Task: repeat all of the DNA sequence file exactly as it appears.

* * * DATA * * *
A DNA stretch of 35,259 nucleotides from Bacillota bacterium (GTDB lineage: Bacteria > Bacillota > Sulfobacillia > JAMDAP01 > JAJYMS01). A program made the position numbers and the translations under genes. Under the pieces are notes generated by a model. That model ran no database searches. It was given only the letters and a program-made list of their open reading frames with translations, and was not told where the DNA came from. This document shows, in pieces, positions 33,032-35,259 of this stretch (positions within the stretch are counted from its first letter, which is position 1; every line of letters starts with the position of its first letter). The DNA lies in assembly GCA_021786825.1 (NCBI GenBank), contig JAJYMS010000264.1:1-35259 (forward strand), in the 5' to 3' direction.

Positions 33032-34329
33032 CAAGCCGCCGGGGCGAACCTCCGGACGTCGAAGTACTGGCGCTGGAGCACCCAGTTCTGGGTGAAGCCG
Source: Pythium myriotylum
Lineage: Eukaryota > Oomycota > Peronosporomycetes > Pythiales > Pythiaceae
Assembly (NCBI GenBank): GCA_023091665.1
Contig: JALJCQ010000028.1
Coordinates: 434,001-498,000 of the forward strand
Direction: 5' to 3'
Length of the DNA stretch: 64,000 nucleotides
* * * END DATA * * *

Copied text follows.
A DNA stretch of 35,259 nucleotides from Bacillota bacterium (GTDB lineage: Bacteria > Bacillota > Sulfobacillia > JAMDAP01 > JAJYMS01). A program made the position numbers and the translations under genes. Under the pieces are notes generated by a model. That model ran no database searches. It was given only the letters and a program-made list of their open reading frames with translations, and was not told where the DNA came from. This document shows, in pieces, positions 33,032-35,259 of this stretch (positions within the stretch are counted from its first letter, which is position 1; every line of letters starts with the position of its first letter). The DNA lies in assembly GCA_021786825.1 (NCBI GenBank), contig JAJYMS010000264.1:1-35259 (forward strand), in the 5' to 3' direction.

Positions 33032-34329
33032 CAAGCCGCCGGGGCGAACCTCCGGACGTCGAAGTACTGGCGCTGGAGCACCCAGTTCTGGGTGAAGCCG
Source: Pythium myriotylum
Lineage: Eukaryota > Oomycota > Peronosporomycetes > Pythiales > Pythiaceae
Assembly (NCBI GenBank): GCA_023091665.1
Contig: JALJCQ010000028.1
Coordinates: 434,001-498,000 of the forward strand
Direction: 5' to 3'
Length of the DNA stretch: 64,000 nucleotides